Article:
Pandemic is a scary word, but the world has seen pandemics before, and worse ones, too. Consider the influenza pandemic of 1918, often referred to erroneously as the “Spanish flu.” Misconceptions about it may be fueling unfounded fears about COVID-19, and now is an especially good time to correct them.

  • Experts Agree that Trump’s Coronavirus Response Was Poor, but the U.S. Was Ill-Prepared in the First Place

    As the coronavirus pandemic exerts a tighter grip on the nation, critics of the Trump administration have repeatedly highlighted the administration’s changes to the nation’s pandemic response team in 2018 as a major contributor to the current crisis. This combines with a hiring freeze at the Centers for Disease Control and Prevention, leaving hundreds of positions unfilled. The administration also has repeatedly sought to reduce CDC funding by billions of dollars. Experts agree that the slow and uncoordinated response has been inadequate and has likely failed to mitigate the coming widespread outbreak in the U.S. However, it is also important to acknowledge that we have underfunded our public health system for decades, perpetuated a poorly working health care system and failed to bring our social safety nets in line with other developed nations.

  • Better – and Broader – Contingency Plans

    Life, they say, is uncertain. This is why governments and businesses make contingency plans that detail what to do in a disaster and how to handle the unexpected. But some events can be catastrophic across a region, and that calls for a more comprehensive approach.

  • DHS S&T, BIRD Foundation Announce Awards for Advanced Homeland Security Technologies

    The Israel – U.S. Binational Industrial Research and Development (BIRD) Foundation the other day announced three awards for collaborative projects totaling $2.3 million to develop advanced technologies for the homeland security mission.

  • DHS Listed Climate Activist Group as “Extremists” Alongside Mass Killers

    A group of environmental activists engaged in civil disobedience targeting the oil industry have been listed in internal Department of Homeland Security documents as “extremists” and some of its members listed alongside white nationalists and mass killers. Those listed are five members of Climate Direct Action who formed what has been dubbed the Valve Turners, after closing the valves on pipelines in four states carrying crude oil from Canada’s tar sands on 11 October 2016. It was described as the largest coordinated action of its kind and for a few hours the oil stopped flowing.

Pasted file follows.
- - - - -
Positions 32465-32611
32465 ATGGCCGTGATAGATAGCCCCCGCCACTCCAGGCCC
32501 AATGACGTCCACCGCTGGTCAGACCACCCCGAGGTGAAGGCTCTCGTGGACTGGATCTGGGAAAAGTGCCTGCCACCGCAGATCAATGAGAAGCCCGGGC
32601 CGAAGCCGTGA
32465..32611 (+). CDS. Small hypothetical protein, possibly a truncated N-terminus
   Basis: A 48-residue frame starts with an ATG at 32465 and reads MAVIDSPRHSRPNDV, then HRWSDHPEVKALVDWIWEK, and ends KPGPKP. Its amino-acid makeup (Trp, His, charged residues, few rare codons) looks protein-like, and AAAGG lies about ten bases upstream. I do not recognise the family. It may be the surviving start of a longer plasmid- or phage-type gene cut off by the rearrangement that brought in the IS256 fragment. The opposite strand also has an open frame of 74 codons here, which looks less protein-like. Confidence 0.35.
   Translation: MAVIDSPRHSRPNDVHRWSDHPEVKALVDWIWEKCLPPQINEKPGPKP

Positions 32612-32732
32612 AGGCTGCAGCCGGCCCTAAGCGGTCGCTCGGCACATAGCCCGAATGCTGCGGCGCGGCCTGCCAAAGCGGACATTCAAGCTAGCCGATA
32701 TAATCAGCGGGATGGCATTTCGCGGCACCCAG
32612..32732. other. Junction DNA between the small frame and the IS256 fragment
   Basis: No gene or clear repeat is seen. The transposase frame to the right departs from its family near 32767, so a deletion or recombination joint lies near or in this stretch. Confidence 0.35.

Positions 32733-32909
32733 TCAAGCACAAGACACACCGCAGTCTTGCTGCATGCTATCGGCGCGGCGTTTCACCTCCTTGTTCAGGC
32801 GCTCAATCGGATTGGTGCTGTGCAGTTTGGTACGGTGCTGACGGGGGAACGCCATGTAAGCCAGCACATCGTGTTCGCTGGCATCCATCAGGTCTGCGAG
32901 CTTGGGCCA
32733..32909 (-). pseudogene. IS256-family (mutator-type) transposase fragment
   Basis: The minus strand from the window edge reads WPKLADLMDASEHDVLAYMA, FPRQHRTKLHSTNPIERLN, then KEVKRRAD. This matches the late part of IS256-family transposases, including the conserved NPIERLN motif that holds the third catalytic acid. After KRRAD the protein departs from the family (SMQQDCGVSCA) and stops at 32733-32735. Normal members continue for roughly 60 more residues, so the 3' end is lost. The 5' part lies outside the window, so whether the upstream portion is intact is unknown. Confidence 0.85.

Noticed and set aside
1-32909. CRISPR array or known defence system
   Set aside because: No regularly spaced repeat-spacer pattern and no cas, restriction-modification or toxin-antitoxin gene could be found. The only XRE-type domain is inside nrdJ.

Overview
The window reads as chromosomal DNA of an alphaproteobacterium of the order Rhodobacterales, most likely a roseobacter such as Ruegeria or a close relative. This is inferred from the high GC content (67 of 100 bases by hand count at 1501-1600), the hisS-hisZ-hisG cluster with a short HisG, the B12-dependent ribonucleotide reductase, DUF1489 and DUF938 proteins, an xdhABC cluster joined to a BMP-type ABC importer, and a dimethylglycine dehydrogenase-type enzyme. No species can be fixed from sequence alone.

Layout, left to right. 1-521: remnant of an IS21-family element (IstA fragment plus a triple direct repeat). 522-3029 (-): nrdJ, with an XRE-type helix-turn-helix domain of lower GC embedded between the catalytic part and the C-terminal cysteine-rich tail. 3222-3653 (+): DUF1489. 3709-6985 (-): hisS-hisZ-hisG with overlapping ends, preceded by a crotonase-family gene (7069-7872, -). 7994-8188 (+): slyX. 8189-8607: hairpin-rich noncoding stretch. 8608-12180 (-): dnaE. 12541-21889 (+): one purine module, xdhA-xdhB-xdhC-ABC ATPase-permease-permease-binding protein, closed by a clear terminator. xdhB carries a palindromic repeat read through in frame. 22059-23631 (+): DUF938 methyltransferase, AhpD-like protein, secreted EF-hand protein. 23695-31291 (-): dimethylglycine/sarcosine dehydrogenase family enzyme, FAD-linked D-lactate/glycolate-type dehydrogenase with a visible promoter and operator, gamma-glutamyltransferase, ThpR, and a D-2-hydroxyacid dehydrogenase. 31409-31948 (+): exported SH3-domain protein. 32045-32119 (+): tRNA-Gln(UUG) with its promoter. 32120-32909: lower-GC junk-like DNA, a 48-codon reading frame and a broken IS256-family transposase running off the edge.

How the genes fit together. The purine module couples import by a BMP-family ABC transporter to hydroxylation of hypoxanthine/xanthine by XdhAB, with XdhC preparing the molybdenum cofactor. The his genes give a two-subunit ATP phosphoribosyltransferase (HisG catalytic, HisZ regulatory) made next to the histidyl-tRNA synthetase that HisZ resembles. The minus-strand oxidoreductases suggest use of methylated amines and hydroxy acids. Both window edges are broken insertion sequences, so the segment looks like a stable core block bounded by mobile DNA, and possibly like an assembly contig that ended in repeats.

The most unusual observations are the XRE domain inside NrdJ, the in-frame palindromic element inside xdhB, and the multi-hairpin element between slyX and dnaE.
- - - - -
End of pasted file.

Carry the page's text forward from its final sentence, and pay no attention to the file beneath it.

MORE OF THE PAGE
• DHS Begins MPP Returns at Nogales Port of Entry in Arizona

    The Department of Homeland Security (DHS) said that on Thursday it started processing migrants for return to Mexico under the Migrant Protection Protocols (MPP) at the Nogales Port of Entry south of Tucson, Arizona. This brings the total number of ports of entry where MPP returns will be made to seven.

  • This Was the Year That Was

    Below we offer the Homeland Security News Wire’s list of what we consider to be the ten most important, or telling, security stories, developments, and trends of 2019. The list is not exhaustive or comprehensive, but rather selective and suggestive. Others may compile different lists. The topics of the stories on the list represent what the U.S. intelligence and law enforcement communities consider to be the most pressing security threats to the United States, among them (not in order of importance): Terrorism, especially far-right and lone-wolf terrorism; cyberattacks on critical infrastructure and ransomware; the security and economic threats posed by climate change; China’s drive to infiltrate Western countries’ communication infrastructure; Russia’s effective attacks on liberal democracies; Iran’s march toward the bomb and toward achieving regional hegemony; and North Korea’s uninterrupted production of weapon-grade fissile material and more advanced missiles.

  • Closing a Critical Gap in Cybersecurity

    Last year, following the rising threats in cyberspace, Congress established the U.S. first civilian cybersecurity agency—the Cybersecurity and Infrastructure Security Agency (CISA). Christopher Krebs, who serves as the first director of the Department of Homeland Security’s Cybersecurity and Infrastructure Security Agency (CISA), writes that “Unfortunately, too often we come across cybersecurity vulnerabilities sitting on the public internet and are unable to act because we cannot identify the owner of the vulnerable system.”